New Short Sale Rules for Fannie and Freddie Part II
Saturday, October 27th, 2012 by attorney Chris Hacker
Next Thursday some substantial changes will take effect for newly submitted short sale applications to Fannie Mae and Freddie Mac. In my last post, I highlighted four of the changes. In this post, I’m going to highlight three more.
- Active servicemember relocation
- Property valuation
- Allowable costs
Servicemember Relocation due to Permanent Change of Station Orders
If you have dealt with an active member of the military having to sell a property short, then you are probably aware of the HAP program. This program applied to specific bases and the service members that purchased homes around them in a specific time period. The details of the HAP program are available here. However, the new rules specifically recognize Permanent Change of Station orders (“PCS” orders) as an eligible hardship that not only qualifies the servicemember, but also automatically provides the servicemember with a full release of liability and prohibits a lender from asking for a cash contribution or a promissory note from the servicemember.
As anyone who has touched a short sale before knows, the lender’s valuation is pretty much the whole shooting match. If the bank’s BPO (broker’s price opinion, for the uninitiated) is too high, at best you have a valuation fight on your hands. In the new regulations, Fannie requires a BPO be completed, but leaves it open to the servicer whether it is an interior or exterior BPO. Freddie’s regulations appear to require an interior BPO. In either case, the value is good for 90 days; the approval must be issued within that 90 day period, or a new valuation will be required. The regulations themselves are silent on whether to include distressed comparables or not in the valuation, so it will still be up to you to ensure that both the BPO agent and the servicer are including distressed comparables.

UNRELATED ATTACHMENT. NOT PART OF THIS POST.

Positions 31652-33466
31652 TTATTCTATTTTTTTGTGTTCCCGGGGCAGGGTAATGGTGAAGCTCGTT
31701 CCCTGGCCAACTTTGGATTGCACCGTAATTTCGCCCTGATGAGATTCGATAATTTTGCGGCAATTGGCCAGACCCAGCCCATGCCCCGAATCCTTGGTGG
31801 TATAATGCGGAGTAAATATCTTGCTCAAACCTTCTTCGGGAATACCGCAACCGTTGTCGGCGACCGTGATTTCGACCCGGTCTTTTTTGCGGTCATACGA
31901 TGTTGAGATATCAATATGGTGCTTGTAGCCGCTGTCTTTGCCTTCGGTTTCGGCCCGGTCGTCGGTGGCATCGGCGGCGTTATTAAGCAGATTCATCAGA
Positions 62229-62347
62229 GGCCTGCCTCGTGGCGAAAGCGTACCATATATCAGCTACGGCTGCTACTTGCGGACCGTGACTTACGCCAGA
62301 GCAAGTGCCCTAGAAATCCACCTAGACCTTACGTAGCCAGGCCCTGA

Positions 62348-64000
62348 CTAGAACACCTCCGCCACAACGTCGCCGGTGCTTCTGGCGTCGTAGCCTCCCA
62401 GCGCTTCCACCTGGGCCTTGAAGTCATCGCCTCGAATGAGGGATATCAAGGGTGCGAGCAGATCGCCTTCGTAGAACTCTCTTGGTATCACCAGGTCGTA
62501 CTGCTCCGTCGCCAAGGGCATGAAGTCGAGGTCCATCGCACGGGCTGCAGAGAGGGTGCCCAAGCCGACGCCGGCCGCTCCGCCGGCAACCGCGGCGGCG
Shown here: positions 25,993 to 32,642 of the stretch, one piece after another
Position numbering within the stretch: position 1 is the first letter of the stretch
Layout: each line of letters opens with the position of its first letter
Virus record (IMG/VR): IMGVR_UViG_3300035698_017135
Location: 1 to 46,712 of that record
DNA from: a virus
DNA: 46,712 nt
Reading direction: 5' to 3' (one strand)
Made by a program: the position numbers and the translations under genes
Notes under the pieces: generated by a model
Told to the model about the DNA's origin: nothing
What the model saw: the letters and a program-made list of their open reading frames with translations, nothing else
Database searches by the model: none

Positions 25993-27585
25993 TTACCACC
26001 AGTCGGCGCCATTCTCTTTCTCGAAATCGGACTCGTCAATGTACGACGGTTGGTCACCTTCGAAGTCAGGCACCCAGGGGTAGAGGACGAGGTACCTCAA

Allowable Closing Costs
Both Fannie and Freddie have provided guidance on what fees are allowable and what fees are not. On the allowable side are real estate commissions less than or equal to 6% of the purchase price, transfer stamps, title and settlement charges typically paid by seller, seller’s attorney fees for settlement services, termite inspection and remediation if required or customary, past due HOA fees, and typical credits from the seller. On the not permitted category are buyer’s discount points and loan origination charges, real estate commissions paid to either the seller or the buyer, and short sale negotation fees paid out of the net proceeds or charged to the seller by a third party or the servicer. This last one is worth noting, as it does not prohibit third party fees or other short sale fees. It only explicitly states that the net proceeds may not be reduced by those fees and that the seller may not be separately charged for those fees. That leaves a lot of people that could be paying those kinds of fees. The more obvious is a buyer charge for either negotiation of the short sale by a third party or evaulation of the buyer’s offer by the servicer. The less obvious is a servicer’s charge to an agent as a requirement for short sale approval. I have seen more than one instance where the servicer was tacking on a 1% fee for the inconvenience of dealing with the short sale.
I will wrap up the overview of this topic in my next post, addressing a few of the remaining items that deserve some attention.
In the meantime, if you want to read the short sale guidelines yourself you can click below to get my cliff notes version of the actual announcements and regulations themselves.